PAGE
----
Football puts the Northwest’s “Philly thing” on full display

by Paul Mercurio
Posted 2/1/23

It’s a Philly thing. Those four words are all around town these days. Printed on T-shirts, sweatshirts, flags and banners, the phrase coincides with the Eagles' run to Super Bowl LVII.

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Football puts the Northwest’s “Philly thing” on full display


It’s a Philly thing. Those four words are all around town these days. Printed on T-shirts, sweatshirts, flags and banners, the phrase coincides with the Philadelphia Eagles and their improbable run to Super Bowl LVII, a path few predicted before the season began. But what exactly is a “Philly Thing?”

In an effort to get a more definitive take on this vague expression, the Local went to McMenamin’s Tavern, an Irish bar in Mt. Airy, to watch the Eagles play the San Francisco 49ers in the National Football Conference (NFC) championship game.  As the No. 1 seed, they would play at their home venue Lincoln Financial Field.  Tickets to the game sold out in minutes after going on sale. 

Is it the neighborhoods?

Long viewed as an underdog town, Philadelphia is best understood as a city of neighborhoods. South Philly, Overbrook, Germantown, Chestnut Hill and dozens of others are unique in their own way. Shaped organically by ancestry, tradition and environment, their diversity is sometimes reflected in their taprooms.  McMenamin’s is such a place.   

“When my husband, PJ, took over,” said Shannon McMenamin, in between filling sandwich and hot wing orders, “It had been in the family for three generations.”  The bar was founded by PJ’s grandfather Charles in 1936. His picture sits high up on a shelf under a tin ceiling amid a line of liquor bottles, keeping a watchful eye on the crowd below. McMenamin’s solid oak bar, round tables and chairs as well as 17 beers on tap make it conducive to rubbing elbows with your neighbor. 

Is it the camaraderie?

An hour before the 3 p.m. kickoff, the tavern was standing room only. The back room’s tables for eating were full with people parked there for the game’s duration. Multiple televisions are mounted throughout the bar making the game watchable from lots of angles. Most patrons wore Eagles green – everything from Randall Cunningham throwbacks to current-day Jalen Hurts jerseys. The crowd was loud, buzzing and pumped.  “I’ve worked here for 13 years,” said bartender Claire Bogart.  “You won’t find a more diverse and sociable group of people.”

Could it be the people?

The place has characters as well as character. An older gentleman in a No. 66 Eagles jersey with the name ‘Psycho’ stitched on the back looks more grandfatherly than serial killer. Another man, when asked his opinion of the bar, responded in staccato-like outbursts – a wholly original way of saying “I’m not interested in being interviewed.” A woman named Antonieta laughed and said, “Where else do you see so many folks from different backgrounds all getting along. The atmosphere is great and I love it.”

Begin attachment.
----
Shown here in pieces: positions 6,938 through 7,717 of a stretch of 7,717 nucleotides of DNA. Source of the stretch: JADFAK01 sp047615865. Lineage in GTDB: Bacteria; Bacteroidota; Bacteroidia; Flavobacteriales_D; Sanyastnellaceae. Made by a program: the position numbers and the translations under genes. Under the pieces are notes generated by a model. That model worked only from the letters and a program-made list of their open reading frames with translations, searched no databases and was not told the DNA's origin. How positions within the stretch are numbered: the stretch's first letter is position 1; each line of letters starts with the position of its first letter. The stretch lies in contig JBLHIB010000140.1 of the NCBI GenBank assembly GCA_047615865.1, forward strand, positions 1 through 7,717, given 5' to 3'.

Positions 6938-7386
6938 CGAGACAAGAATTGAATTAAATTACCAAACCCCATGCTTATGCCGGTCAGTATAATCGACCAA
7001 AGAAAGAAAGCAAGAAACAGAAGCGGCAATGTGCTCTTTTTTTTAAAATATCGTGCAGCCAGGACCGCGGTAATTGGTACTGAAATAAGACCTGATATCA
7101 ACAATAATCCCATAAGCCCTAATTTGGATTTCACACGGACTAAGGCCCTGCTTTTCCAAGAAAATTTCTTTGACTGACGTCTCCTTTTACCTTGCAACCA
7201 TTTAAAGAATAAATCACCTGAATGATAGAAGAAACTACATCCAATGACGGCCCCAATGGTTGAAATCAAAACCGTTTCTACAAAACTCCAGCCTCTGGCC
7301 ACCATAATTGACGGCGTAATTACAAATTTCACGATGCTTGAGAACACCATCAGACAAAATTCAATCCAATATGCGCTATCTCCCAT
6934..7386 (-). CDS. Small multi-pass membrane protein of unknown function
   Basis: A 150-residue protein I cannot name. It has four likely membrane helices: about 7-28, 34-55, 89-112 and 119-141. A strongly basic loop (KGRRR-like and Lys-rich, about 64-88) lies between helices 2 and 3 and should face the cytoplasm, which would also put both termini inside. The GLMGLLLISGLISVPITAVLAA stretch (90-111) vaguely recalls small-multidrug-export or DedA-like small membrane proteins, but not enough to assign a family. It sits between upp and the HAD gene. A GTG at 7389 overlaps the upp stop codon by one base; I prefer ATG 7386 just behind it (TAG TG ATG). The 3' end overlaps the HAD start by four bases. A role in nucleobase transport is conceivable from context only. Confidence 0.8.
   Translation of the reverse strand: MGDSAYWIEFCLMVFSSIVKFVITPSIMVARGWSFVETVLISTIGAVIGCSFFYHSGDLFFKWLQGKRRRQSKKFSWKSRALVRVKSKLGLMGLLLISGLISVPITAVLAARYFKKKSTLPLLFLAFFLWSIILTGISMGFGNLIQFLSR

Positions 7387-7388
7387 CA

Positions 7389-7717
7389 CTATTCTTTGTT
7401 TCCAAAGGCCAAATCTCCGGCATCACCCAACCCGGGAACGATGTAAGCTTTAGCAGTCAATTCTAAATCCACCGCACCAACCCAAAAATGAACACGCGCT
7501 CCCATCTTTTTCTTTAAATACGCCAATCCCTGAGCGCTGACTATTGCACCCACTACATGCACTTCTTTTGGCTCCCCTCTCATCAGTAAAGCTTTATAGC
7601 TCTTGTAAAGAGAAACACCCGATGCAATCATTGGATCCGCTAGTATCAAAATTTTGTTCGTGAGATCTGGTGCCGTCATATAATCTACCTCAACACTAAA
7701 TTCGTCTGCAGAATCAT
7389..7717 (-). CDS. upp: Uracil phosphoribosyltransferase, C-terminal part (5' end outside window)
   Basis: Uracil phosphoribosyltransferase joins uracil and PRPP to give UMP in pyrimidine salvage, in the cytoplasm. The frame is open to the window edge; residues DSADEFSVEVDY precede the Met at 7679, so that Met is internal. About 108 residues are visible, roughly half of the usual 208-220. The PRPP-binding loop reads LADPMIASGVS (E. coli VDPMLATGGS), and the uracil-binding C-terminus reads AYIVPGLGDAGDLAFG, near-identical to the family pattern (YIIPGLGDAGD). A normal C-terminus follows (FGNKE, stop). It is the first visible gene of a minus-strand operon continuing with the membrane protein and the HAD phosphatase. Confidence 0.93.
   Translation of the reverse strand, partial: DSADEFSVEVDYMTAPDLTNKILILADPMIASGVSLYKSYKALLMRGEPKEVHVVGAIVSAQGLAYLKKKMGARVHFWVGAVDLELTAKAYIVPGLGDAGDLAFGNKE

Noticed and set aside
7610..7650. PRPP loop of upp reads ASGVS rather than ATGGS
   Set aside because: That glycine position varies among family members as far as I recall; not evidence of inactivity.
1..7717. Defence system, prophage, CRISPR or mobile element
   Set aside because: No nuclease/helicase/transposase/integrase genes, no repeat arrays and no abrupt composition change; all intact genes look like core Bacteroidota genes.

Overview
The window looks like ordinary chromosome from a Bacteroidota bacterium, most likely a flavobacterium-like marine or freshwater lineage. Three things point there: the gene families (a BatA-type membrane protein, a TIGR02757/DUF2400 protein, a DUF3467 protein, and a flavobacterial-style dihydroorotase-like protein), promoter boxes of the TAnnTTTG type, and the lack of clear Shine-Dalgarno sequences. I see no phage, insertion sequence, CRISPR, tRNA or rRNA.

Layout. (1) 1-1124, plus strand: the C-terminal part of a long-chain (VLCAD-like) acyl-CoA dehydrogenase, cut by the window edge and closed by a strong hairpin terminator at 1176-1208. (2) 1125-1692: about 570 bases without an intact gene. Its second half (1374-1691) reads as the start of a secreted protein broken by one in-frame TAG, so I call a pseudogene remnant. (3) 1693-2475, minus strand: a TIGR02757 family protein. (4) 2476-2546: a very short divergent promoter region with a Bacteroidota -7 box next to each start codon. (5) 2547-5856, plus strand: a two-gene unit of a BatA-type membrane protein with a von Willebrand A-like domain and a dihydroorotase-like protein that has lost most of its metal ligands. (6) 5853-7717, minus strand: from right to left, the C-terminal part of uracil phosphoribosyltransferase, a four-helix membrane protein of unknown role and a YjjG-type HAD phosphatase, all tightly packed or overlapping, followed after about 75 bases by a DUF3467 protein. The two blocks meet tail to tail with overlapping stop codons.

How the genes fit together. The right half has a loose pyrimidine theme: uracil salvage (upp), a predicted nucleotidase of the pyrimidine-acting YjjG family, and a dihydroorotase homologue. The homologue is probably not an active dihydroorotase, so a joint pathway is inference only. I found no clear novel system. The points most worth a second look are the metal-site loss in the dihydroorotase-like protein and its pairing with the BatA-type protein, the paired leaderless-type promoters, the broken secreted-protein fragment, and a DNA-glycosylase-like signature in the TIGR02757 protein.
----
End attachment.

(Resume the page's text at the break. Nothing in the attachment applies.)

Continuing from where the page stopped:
A man named Charles (who later said his name was Rory) was in attendance with his girlfriend Kelsi. She hails from Oregon, has lived here for ten years and finds the area and the people in Mt. Airy just like home. She pointed to another bartender, Eric, who was bobbing and weaving through the crowd like Eagles running back Kenny Gainwell, delivering drinks to thirsty fans. “When I first got here guys like Eric helped me move in and get organized,” Kelsi said.  She waved a hand around the bar. “These people helped me out and I love them for that.”  

Maybe it’s the fandom

The game began with all eyes focused on the TV screens.  When Eagles wide receiver Devonta Smith made a terrific one handed catch only yards from the 49ers goal line, the crowd erupted. Two plays later, after a Miles Sanders touchdown run, the cheers were even louder.  Apparently tradition demands a hearty E-A-G-L-E-S chant followed by a fervent singing of the Eagles fight song. It was as if a whole section of fans from the Linc had been transported to Germantown Avenue.  

And, it wasn’t a rowdy, intolerant crowd. Electricity was in the air but so was respect for others united for a common goal – a win and a trip to the Super Bowl.  Although not everyone shared that wish, they weren’t harassed for West Coast loyalties. Mike, who hails from San Francisco, wore a black T-shirt with an SF logo emblazoned on the front. He was there with his wife, Evie, who wore an Eagles shirt. No one hassled him for his rooting interest and Evie apparently forgives his allegiance to his hometown.

Another gentleman named Paul has lived a few blocks away for 18 years. “When I first started coming here, I was just a Phillies fan,” he said. “But I like the atmosphere, friendly and open. I got interested in football and now I’m an Eagles fan.”  

Philly’s just Philly

Throughout the afternoon, there were three more Philadelphia touchdowns and a field goal. After each score, an Eagles chant and singing of the fight song ensued.  The rout was on. There was booing when appropriate and plenty to cheer about. The solidarity was tangible and on display in the way people made sure not to block the vision of others watching the game or the offer of a seat to an elderly fan.  McMenamin’s embraces that goodwill.

With all the divisions and partisan politics out there in the heartland, not enough people can envision the type of fellowship on display here. A good bar can offer a possibility of what can be. When we remarked on the camaraderie to one patron, Tom, he raised a fresh glass of Guinness and said, “It’s a Philly thing.”